The School of Social Science
The undergraduate program offers the core preparation recommended by the nation’s leading graduate schools of psychology, with advanced courses and research opportunities to fit individual needs. Programs of study may be structured around prospective careers in several fields of psychology, as well as in medicine, law, business, or education.
Program emphasis in graduate study is on doctoral training. An important feature of our doctoral program is its strong research orientation. Students are expected to spend most of their time actively engaged in research and are expected to acquire a high level of research competence. Faculty research interests and areas of specialization for graduate students include: cognitive psychology (basic mental activities such as perceiving, attending, remembering, learning, judging, verbalizing, and imagining), systems and cognitive neuroscience (understanding the relationship between the human brain and higher forms of behavior), human factors/human-computer interaction (the scientific discipline concerned with the understanding of interactions among humans and other elements of a system and the application of theories, principles, data, and other methods of design in order to optimize human well-being and overall system performance), industrial/organizational psychology (human behavior in organizational and work situations), and training (broad interdisciplinary area drawing on cognitive psychology, industrial/organizational psychology, and educational psychology).
Upon completing the BA degree, students majoring in Psychology will be able to:
For general university requirements, see Graduation Requirements. Students pursuing the BA degree with a major in Psychology (PSYC) must complete:
Once enrolled at Rice, students must obtain approval from the psychology department to transfer courses taken at another college or university.
CORE REQUIREMENTSStudents must complete a total of 5 courses (17 credit hours) from the list below to satisfy the PSYC major's Core Requirements. Students are strongly encouraged to complete the Core Requirements before taking the upper-level courses that comprise their Electives requirement.
*No substitutions or transfer credits are allowed for PSYC 339 or PSYC 340. In addition, students should complete PSYC 339 and PSYC 340 preferably by the end of their sophomore year.
ELECTIVES To fulfill the remaining PSYC major requirements, students must complete a total of 10 additional courses (30 credit hours) from departmental (PSYC) course offerings. Students may take up to 12 credit hours of PSYC 485 or PSYC 488 UG Supervised Research/Reading toward the major, but only 3 of the 12 credit hours may be from PSYC 488.
Qualified students may apply to the honors program during preregistration in the spring semester of their junior year. A written proposal for the project must be submitted by the end of the second week of classes in the fall of their senior year, and the faculty will decide on final admission to the honors program by the end of the fourth week of classes. Admission to the honors program requires a psychology major GPA of 3.7 and a cumulative GPA of 3.5, completion of PSYC 339, and completion of or concurrent enrollment in PSYC 340. To graduate with departmental honors, students must complete the requirements for the psychology major, a written honors thesis approved by a faculty committee, and other requirements as determined by their honors committee. Detailed information about the honors program is available from the instructor of the course or the department website.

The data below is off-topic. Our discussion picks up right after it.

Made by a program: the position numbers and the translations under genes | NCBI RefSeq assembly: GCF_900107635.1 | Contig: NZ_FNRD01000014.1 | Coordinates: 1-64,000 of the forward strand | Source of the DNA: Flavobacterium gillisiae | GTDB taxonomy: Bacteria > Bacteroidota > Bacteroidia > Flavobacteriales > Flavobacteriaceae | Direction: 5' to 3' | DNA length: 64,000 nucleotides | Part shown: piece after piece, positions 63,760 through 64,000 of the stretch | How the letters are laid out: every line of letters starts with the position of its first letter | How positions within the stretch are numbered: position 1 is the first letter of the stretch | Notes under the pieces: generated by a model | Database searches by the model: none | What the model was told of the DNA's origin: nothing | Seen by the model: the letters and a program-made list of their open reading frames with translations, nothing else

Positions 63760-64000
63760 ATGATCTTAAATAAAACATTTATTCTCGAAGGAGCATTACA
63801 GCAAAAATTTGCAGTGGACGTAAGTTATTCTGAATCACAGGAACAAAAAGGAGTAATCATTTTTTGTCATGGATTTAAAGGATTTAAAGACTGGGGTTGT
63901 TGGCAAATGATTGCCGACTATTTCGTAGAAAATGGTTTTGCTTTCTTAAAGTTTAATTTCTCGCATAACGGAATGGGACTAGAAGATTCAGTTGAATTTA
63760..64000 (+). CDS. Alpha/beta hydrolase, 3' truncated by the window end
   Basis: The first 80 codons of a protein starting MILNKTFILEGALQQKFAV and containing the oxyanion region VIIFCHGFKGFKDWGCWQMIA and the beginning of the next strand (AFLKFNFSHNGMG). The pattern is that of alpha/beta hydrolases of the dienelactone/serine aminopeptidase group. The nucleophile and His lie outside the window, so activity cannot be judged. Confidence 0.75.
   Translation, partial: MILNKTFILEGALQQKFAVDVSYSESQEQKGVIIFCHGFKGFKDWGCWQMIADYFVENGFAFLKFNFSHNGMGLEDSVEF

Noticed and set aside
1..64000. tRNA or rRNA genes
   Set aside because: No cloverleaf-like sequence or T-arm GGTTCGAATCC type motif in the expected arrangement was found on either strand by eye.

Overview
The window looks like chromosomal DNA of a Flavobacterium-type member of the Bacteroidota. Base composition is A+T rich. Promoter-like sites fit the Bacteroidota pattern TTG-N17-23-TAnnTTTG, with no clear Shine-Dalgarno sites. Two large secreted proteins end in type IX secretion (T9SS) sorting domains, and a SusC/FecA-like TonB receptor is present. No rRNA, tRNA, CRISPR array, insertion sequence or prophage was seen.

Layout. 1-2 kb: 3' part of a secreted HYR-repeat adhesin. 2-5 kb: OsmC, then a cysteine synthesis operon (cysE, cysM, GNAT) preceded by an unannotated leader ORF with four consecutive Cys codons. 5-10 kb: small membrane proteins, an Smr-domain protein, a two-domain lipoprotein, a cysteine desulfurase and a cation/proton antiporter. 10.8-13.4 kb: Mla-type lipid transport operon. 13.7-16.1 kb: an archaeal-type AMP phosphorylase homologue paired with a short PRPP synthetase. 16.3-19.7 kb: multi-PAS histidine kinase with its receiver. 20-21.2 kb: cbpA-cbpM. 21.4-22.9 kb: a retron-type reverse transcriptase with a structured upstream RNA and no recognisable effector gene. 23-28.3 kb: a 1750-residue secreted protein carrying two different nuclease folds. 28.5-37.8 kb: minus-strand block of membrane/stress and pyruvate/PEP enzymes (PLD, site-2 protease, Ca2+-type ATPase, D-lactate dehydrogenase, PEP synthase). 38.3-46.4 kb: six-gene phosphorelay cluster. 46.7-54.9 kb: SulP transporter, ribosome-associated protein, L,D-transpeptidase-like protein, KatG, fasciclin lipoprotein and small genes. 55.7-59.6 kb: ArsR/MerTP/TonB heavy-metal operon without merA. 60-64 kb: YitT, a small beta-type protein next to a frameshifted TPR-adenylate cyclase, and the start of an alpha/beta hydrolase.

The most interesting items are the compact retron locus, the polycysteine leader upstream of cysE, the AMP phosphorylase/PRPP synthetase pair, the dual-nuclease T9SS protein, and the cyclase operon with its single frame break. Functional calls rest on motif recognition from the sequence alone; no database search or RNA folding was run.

Note: Internally, the university uses the following abbreviations (4-digit codes) to identify the undergraduate Psychology degree and major. The following is a quick reference:
Course Catalog/Schedule - Course offerings/subject code: PSYC Department Description and Code - Psychology: PSYC Degree Description and Code - Bachelor of Arts degree: BA Major Description and Code - Major in Psychology: PSYC
Upon completing the MA and PhD degree programs in Psychology, students will be able to:
For general university requirements, see Graduate Degrees. For both MA and PhD degrees, students must complete a research thesis, including a public oral defense. Required coursework is determined by the student’s Research Interest Group (cognitive, cognitive neuroscience, human factors/human-computer interaction, industrial/organizational, or training). Students must complete an admission-to-candidacy procedure to establish their expertise in their chosen specialty. Competence in a foreign language is not required. For more information regarding course requirements for each Research Interest Group, please see the Department of Psychology Graduate Program.
The program has a strong research orientation, and whether or not students plan to pursue a research career, they are expected to spend a large portion of their graduate years actively engaged in research.
Descriptions and Codes Legend
Note: Internally, the university uses the following abbreviations (4-digit codes) to identify the Psychology graduate degree program. The following is a quick reference:
Course Catalog/Schedule - Course offerings/subject code: PSYCDepartment Description and Code - Psychology: PSYCDegree Descriptions and Codes - Master of Arts degree: MA - Doctor of Philosophy degree: PhDDegree Program Description and Code - Degree Program in Psychology: PSYC
The official course offerings, including course descriptions, for Psychology can be found in Rice's Course Catalog.
To view the most recent course schedule for the 2016-2017 academic year, see Rice's Course Schedule.
For additional information regarding Psychology, see the department's website: https://psychology.rice.edu/.